Peace Corps Writers
Tequila and Temblors (page 2)

Tequila and Temblors

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The shrinks
Our shrinks, Thea and Ben, had us all take the MMPI (Minnesota Multiphasic Personality Inventory). The results of this test were used to help decide whether we had strong and stable enough personalities to perform our jobs in Iran and to withstand the anticipated culture shock. Even as far back as 1965, the MMPI was a venerable instrument, and testing psychologists were confident in the validity of its results. However, each of the 500+ questions was presented without context and often appeared to be a one-line joke. Imagine a lecture hall full of 75 bright twenty-something trainees, a little stressed to begin with, obediently undertaking this task for their beloved shrinks and coming across a true/false item such as: “I frequently have black tarry stools,” or “Strange people follow me home.”
     
When I was only midway down the first column of questions, a hearty guffaw rang out somewhere behind me. A minute or so later, a woman in the front row cracked up. More laughter followed from my left and right. Being a slow reader, I hadn’t figured out what was triggering these reactions until I came upon one of the more ludicrous items and couldn’t keep from giggling. The laughter fed on itself throughout the two-hour test as each of us understood that the others also thought many of the questions were hilarious. By the end, many of the trainees were treating the whole exercise as a lark and making sotto-voce comments, which broke up those sitting nearby. (“Strange people follow me home . . . Do they want me to count my boyfriend?”)
     
The two shrinks proctoring in the front of the hall appeared increasingly uncomfortable. After collecting the answer sheets, they were challenged more directly. One outspoken male test subject stood up and inquired pointedly, “What do you expect to learn from this test?” Thea tried to explain the purpose and a little of the methodology, but her explanation was greeted skeptically. Her interrogator asserted, “These questions won’t reveal a true psychological profile. About every fifth item is transparently checking paranoia, but test takers can easily see this and provide the non-paranoid response.” Thea’s reply that paranoiacs would assume the paranoid response to be normal did not carry any weight. “They may be paranoid,” declared the questioner, “but they’re not necessarily stupid.”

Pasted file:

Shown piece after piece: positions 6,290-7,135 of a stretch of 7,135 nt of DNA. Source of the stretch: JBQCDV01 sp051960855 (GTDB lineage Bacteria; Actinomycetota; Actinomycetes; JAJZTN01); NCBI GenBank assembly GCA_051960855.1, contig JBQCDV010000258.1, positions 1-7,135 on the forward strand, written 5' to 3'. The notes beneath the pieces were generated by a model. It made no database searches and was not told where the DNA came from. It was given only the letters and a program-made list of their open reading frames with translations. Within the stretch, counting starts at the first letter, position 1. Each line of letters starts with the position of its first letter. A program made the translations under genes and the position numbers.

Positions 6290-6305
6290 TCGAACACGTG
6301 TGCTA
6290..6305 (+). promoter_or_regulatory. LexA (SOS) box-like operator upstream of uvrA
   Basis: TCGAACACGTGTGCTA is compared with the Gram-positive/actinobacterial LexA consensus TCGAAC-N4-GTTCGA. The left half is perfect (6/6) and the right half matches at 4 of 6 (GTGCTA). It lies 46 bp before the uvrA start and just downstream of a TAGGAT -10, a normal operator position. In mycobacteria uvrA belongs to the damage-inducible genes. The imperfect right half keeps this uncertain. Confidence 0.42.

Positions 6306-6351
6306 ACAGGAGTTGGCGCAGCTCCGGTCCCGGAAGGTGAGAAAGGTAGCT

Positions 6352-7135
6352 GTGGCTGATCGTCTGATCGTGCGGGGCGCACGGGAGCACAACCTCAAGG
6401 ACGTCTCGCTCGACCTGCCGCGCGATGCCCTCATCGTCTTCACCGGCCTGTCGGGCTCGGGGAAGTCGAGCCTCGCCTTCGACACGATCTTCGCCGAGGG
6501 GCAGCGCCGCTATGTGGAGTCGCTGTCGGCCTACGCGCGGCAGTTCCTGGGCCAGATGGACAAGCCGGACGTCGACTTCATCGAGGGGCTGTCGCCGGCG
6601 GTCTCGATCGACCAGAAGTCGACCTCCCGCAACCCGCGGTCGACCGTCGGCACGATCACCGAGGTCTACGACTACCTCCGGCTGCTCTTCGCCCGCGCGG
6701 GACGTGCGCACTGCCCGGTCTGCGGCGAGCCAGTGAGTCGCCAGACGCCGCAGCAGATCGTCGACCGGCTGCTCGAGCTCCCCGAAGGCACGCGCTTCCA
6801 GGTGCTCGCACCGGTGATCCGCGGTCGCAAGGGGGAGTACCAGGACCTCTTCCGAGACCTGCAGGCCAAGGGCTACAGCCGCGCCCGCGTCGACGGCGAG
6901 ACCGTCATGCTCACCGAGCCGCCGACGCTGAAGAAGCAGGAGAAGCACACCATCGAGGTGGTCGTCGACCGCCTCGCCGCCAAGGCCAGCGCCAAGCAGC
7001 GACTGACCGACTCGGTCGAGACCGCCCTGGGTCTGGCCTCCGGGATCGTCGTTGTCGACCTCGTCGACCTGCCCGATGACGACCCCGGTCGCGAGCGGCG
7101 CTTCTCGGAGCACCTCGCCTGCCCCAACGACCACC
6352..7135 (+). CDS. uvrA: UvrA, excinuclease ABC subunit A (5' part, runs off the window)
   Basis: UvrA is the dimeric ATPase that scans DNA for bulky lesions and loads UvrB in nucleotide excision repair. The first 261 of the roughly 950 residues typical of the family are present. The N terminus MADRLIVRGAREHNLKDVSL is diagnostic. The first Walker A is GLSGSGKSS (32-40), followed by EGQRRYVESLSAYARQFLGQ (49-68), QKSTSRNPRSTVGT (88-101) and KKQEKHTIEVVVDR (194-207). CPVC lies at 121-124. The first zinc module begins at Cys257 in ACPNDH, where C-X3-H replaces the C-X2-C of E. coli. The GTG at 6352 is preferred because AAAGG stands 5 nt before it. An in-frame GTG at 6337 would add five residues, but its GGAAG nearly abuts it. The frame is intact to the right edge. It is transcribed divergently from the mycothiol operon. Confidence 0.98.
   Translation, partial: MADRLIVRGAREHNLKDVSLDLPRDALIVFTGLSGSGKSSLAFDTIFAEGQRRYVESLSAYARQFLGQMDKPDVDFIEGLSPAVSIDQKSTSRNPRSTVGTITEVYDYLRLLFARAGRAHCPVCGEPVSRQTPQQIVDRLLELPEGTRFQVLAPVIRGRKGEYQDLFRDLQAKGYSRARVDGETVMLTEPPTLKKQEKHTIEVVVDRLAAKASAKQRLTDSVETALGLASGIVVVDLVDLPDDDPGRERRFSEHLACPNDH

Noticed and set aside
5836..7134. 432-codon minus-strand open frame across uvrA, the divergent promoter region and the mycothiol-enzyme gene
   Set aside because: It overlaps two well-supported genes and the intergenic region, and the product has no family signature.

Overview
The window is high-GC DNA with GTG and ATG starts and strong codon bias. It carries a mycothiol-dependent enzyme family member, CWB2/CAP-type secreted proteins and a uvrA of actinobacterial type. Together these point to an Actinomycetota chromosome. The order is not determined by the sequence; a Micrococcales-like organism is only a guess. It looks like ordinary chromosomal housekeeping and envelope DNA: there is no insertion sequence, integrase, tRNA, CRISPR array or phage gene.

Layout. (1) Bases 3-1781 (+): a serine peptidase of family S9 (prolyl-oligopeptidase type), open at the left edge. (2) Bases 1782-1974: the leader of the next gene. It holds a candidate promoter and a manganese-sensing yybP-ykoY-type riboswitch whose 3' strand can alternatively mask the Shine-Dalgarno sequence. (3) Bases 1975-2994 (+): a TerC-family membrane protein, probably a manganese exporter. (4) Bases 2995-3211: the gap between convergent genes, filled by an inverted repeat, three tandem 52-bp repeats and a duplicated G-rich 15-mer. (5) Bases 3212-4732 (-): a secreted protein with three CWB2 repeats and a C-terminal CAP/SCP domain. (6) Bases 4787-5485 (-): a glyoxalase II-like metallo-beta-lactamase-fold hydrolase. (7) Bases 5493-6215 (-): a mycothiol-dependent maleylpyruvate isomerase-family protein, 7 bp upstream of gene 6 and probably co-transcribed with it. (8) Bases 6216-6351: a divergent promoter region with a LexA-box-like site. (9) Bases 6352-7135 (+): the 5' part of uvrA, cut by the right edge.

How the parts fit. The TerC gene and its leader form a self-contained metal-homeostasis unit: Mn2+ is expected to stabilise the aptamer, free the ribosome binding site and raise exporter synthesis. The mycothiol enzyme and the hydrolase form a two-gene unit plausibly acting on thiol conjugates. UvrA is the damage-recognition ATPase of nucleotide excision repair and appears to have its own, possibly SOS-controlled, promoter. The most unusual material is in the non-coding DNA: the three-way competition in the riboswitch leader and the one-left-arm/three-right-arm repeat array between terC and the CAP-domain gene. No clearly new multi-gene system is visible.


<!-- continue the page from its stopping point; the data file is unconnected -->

A small group of trainees crowded around the shrinks to register their skepticism and extend the discussion while the rest of us drifted outside and attempted smart-ass remarks about “black tarry stools” and other incongruous nuggets from our shared test experience. The thrust of the trainees’ unscientific criticism of the MMPI was that the instrument was invalid; it could not possibly give meaningful insights to our or anyone’s psychological stability.
     
Ironically, the federal government is now forbidden by law from forcing any employee (presumably Peace Corps Volunteers included) to take the MMPI, but the prohibition is not on the grounds that the test can’t measure psychosis. This kind of testing was successfully challenged on the grounds that asking people to answer true/false items such as “God frequently talks to me and tells me what to do” intrudes on an employee’s right to privacy.

Becoming teachers